Daniel Defoe’s Utopia?

Defoe had his run-ins with the law over his satire and opinionated views on religion, monarchic corruption, and personal liberty. These views threatened the reputation and integrity of the Crown. He served time in jail for his beliefs, forcing him to publish many of his writings under pseudonyms.

Researchers believe that Captain Charles Johnson’s tone, style, and ideas reflect those of Defoe, who also had an interest in pirates and adventure. Both Robinson Crusoe and another work, The Life, Adventures and Piracies of the Famous Captain Singleton, make him a viable candidate for the story’s author.

However, some believe that the answer is obvious. A playwright, Charles Johnson, put out a play called The Successful Pyrate in 1712. But most enthusiasts do not support the theory that Captain Charles Johnson and playwright Charles Johnson are one and the same person. Perhaps they find that solution too easy.

On the other side of the world, in Nassau, Bahamas, there was a base of pirate operations called the Republic of Pirates. It was short-lived, lasting from 1706 to 1718. While it did not have as structured a system as Libertatia, it did rule itself democratically. It voted for their leadership and treated those on the bottom tiers of society as equals.

From this base, pirates managed to terrorize the other West Indian territories. This all came to an abrupt halt around 1717 and 1718, with the Bahamas’ first governor, former captain Woodes Rogers. He promoted the King’s Pardon, an official pardon from King George I for those who gave up piracy for good. This Republic of Pirates and Libertatia have several similarities. It is possible that the writer used the Bahamas colony as inspiration for his utopian pirate dream.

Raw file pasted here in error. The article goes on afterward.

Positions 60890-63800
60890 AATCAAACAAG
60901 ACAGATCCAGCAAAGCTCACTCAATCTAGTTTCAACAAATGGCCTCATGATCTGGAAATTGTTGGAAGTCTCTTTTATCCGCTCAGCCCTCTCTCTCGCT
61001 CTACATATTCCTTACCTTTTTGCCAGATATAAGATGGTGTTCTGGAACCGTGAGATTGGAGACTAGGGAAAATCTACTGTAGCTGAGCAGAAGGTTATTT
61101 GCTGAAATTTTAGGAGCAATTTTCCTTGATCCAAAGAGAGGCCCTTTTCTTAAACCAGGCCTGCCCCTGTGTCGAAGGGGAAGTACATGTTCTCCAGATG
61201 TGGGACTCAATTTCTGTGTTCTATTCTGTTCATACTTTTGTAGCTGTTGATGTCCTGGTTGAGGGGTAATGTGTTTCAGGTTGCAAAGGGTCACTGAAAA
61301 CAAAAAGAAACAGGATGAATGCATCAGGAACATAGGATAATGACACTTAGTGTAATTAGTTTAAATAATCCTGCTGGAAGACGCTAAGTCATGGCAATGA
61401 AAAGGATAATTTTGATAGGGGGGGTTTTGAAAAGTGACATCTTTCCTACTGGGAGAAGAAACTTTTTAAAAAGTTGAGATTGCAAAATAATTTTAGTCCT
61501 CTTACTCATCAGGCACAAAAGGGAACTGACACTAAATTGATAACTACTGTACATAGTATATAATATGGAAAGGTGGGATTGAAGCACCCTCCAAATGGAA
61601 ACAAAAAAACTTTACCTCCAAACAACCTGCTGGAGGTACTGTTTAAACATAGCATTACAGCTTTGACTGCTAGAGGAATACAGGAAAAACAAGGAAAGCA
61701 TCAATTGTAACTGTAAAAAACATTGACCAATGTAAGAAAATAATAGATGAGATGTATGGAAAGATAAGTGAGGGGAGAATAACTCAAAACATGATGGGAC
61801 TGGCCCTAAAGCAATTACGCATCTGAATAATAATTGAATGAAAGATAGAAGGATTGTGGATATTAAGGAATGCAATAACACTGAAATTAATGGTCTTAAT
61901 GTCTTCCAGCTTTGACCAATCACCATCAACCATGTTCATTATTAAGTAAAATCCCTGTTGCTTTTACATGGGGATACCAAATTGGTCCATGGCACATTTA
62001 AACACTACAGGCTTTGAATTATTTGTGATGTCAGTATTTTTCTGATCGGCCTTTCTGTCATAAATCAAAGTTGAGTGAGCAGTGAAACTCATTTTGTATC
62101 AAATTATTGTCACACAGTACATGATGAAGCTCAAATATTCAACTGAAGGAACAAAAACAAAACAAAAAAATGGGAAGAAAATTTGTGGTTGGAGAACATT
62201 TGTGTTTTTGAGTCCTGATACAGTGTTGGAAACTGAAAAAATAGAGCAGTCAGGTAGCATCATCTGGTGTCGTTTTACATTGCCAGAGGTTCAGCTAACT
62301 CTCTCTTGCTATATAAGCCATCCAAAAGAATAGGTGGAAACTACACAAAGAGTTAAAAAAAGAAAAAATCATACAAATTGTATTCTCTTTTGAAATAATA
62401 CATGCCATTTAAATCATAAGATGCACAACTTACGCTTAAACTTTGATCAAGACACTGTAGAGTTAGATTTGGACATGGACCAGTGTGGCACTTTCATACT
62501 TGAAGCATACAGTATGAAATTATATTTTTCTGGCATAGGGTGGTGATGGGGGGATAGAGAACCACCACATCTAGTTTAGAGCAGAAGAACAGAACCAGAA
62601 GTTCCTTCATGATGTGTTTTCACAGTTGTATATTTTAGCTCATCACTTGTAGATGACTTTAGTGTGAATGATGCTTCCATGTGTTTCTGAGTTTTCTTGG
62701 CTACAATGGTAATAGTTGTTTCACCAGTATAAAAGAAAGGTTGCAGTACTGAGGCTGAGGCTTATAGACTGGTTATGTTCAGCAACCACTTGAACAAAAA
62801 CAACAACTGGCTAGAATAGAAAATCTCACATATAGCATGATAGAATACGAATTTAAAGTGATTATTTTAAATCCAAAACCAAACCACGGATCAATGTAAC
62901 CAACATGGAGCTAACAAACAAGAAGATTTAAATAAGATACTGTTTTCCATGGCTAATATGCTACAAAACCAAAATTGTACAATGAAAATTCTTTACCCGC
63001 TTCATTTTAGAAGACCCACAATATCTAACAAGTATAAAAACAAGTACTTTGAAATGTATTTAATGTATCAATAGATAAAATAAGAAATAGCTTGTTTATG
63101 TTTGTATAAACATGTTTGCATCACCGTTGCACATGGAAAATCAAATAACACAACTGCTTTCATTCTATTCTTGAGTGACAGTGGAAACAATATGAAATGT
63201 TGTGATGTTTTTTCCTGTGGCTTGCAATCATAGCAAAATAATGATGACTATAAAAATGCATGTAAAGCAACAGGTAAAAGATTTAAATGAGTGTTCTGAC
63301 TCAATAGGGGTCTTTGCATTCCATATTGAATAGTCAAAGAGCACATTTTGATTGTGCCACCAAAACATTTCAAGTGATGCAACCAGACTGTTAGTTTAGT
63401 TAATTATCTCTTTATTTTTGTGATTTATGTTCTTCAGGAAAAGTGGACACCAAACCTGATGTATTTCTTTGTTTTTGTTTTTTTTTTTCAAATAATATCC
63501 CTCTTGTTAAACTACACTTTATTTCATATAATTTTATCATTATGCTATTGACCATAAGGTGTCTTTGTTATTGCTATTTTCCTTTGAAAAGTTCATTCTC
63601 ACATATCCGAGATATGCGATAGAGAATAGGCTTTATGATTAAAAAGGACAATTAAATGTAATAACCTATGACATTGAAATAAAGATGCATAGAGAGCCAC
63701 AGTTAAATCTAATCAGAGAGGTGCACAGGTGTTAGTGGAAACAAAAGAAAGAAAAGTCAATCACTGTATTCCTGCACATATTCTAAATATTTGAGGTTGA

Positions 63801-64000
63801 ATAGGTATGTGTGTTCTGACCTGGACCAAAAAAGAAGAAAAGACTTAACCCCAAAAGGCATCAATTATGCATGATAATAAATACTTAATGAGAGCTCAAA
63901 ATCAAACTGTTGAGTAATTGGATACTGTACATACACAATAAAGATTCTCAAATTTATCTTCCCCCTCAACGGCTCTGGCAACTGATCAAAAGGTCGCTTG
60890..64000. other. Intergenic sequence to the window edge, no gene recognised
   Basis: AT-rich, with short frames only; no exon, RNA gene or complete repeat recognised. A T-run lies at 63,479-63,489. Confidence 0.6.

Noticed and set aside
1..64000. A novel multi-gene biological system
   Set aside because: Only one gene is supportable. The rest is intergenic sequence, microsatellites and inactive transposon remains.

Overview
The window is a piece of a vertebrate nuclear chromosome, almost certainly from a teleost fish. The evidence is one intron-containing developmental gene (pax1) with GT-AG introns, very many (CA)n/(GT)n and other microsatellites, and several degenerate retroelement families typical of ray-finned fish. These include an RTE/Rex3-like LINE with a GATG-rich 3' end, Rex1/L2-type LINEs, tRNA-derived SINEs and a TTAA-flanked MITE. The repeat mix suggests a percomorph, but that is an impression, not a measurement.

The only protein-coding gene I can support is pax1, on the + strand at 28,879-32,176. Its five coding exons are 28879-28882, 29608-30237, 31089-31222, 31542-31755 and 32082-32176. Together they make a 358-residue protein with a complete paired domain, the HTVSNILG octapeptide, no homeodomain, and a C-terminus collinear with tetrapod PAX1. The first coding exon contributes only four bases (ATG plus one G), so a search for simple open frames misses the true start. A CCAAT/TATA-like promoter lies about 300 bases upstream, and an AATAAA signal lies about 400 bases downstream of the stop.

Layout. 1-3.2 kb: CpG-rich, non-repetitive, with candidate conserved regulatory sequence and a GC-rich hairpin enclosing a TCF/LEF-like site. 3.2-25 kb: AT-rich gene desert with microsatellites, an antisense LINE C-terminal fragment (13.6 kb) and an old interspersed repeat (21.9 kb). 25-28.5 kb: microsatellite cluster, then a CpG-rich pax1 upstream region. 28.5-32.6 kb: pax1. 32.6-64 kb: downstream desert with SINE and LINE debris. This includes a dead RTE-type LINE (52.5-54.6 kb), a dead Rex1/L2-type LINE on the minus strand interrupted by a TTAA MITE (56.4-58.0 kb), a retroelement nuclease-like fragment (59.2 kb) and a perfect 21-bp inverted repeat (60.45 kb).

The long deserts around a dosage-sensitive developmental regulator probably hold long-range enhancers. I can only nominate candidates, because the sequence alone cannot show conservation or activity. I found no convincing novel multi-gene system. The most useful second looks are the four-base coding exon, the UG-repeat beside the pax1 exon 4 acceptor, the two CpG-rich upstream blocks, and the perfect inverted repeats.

The takeaway

The highly idealized and sometimes contradictory nature of Libertatia suggests that it was a fabrication or allegory rather than an actual place. The story first circulated around the beginnings of the Enlightenment, when ideas of liberty, equality, and the like began to skyrocket in France and America. People became disillusioned with the archaism and tyranny of the monarchies. If Defoe created the story, he used Libertatia as a symbol or simulation of his ideal socialist society, where monarchies did not exist and the people ruled.

Antsiranana, Madagascar is where Libertatia might have been

Antsiranana, Madagascar: one of the possible locations of Libertatia. Photo: Damian Ryszawy/Shutterstock


Despite pirates’ reputation as scum, greedy, and dangerous, Defoe tended to favor their freedom, unapologetic conviction, and dismissal of authority. Maybe he envisioned Libertatia as an alternative lifestyle for those who wanted the changes that he himself desired.

Various forms of media explored the idea of a pirate colony. The Uncharted game franchise and the Pirates of the Caribbean films found it a great plot device for audiences to sympathize with pirates…or want to join them.

Kristine De Abreu

Kristine De Abreu is a writer at ExplorersWeb.

Kristine has been writing about Science, Mysteries and History for 4+ years. Prior to that, Kristine studied at the University of Leicester in the UK.

Based in Port-of-Spain, Kristine is also a literature teacher, avid reader, hiker, occasional photographer, an animal lover and shameless ramen addict.